Oratilwe Penuel Mokoena, Sefako Makgatho Health Sciences UniversityDr Savo Heleta, Durban University of Technology
Solly Matshonisa Seeletse, Sefako Makgatho Health Sciences UniversityDr Samia Chasi, International Education Association of South Africa
Taurai Hungwe, Sefako Makgatho Health Sciences University 
Chairperson: TBC
Chairperson: TBC
Venue: TBC
Venue: TBC

PRESENTATION E

Topic: Fishbowl or River-Ecosystem: Developing Responsible and Authentic Internationalization on Your Campus
JY Zhou, James Madison University
Sarah van der Westhuizen, Stellenbosch University
Chairperson: TBC
Venue: TBC

In the contemporary milieu of globalization, educational institutions confront formidable hurdles in orchestrating internationalization endeavours. The kaleidoscopic geopolitical terrain, economic dissonances, and cultural intricacies necessitate innovative stratagems to nurture efficacious collaborations. This exposition advocates for harnessing the BRICS+ platform to capitalise on the advantages of asymmetric relationships in advancing internationalization in education. By delving into the latent potential of BRICS+ partnerships, this discourse endeavours to furnish educators with actionable insights to flourish amidst tumultuous circumstances.

The Fulbright Program is revered as a highly regarded international exchange program that has served as a fertilizing source for global knowledge sharing and production through formal study, teaching, research, and exercising talent development. Rooted in autoethnography and storytelling, this workshop will include the accounts of Black, Fulbright recipients and how stronger pathways can be forged to ensure continued participation, support, and success of this demographic. The presenters identify as Black Americans who completed their fellowship in South Africa and Black South Africans who completed their fellowship in the United States.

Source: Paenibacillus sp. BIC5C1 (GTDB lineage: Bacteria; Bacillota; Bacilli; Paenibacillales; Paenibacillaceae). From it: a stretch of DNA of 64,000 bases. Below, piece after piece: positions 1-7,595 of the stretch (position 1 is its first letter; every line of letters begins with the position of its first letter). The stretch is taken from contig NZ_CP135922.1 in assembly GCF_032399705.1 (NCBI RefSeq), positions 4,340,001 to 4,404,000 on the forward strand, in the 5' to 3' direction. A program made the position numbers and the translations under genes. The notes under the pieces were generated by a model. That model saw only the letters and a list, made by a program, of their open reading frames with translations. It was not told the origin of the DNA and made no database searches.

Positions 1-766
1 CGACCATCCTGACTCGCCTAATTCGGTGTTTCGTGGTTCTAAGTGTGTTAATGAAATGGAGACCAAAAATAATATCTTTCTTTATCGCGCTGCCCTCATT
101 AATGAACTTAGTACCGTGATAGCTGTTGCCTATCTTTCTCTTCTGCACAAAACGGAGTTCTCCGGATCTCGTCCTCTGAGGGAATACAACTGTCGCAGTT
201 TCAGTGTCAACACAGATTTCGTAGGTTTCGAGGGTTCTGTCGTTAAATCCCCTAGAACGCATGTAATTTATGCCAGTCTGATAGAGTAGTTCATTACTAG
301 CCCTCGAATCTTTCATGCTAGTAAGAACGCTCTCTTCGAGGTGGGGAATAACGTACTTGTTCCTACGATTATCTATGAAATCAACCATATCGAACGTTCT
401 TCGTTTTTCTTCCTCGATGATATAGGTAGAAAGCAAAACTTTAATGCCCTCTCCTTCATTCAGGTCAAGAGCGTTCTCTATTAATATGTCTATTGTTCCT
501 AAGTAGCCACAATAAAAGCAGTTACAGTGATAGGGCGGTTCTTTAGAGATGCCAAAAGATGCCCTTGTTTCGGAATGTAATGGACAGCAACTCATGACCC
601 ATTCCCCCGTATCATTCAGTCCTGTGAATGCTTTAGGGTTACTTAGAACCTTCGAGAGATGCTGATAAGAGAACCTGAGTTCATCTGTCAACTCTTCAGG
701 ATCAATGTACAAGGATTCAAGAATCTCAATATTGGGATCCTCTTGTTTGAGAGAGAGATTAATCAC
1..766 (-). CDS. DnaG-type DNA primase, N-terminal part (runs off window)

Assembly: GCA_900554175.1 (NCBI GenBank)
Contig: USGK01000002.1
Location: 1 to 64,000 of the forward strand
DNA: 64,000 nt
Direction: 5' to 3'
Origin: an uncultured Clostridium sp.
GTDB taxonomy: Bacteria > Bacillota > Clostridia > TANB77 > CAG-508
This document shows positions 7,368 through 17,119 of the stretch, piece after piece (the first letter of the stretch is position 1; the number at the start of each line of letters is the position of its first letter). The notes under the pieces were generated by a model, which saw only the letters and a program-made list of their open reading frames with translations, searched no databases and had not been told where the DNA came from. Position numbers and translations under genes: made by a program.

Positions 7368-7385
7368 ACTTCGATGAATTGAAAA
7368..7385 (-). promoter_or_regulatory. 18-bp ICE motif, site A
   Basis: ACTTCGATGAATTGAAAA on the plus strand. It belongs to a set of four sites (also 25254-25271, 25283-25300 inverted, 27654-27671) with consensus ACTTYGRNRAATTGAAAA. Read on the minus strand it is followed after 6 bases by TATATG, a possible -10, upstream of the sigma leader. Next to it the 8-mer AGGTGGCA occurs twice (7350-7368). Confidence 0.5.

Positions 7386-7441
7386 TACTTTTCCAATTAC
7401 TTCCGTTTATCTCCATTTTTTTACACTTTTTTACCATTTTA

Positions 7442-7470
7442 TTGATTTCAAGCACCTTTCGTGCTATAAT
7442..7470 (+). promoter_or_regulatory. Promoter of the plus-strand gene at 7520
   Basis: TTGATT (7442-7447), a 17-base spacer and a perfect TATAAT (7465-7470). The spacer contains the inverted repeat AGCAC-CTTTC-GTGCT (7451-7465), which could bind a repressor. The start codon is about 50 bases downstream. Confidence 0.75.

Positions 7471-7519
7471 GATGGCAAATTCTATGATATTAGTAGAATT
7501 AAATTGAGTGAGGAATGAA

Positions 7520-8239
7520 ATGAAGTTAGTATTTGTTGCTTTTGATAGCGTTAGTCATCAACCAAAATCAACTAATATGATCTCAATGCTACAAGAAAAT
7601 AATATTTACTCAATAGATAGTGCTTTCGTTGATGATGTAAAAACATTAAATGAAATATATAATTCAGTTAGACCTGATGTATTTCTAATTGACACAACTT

The presenters will provide a thorough analysis of the social, environmental, and professional dynamics they encountered during their fellowship. The presenters will share their learning outcomes, the intrinsic value that they gained, the challenges they faced, and the current implications of their fellowship experience. The individual and collective accounts of the presenters will highlight their shared and differing journeys. Furthermore, it will inform fellowship and institutional personnel on how to better support Fulbright recipients before, during, and after their fellowship process. The presenters will conclude with strategies on how to construct a strong application for the various Fulbright program types and how South African and American institutions can foster a culture of care for Fulbright recipients and prospective Fulbright applicants. This workshop will provide valuable insight into the experiences of Black South African Fulbrighters in the USA and Black American Fulbrighters in South Africa.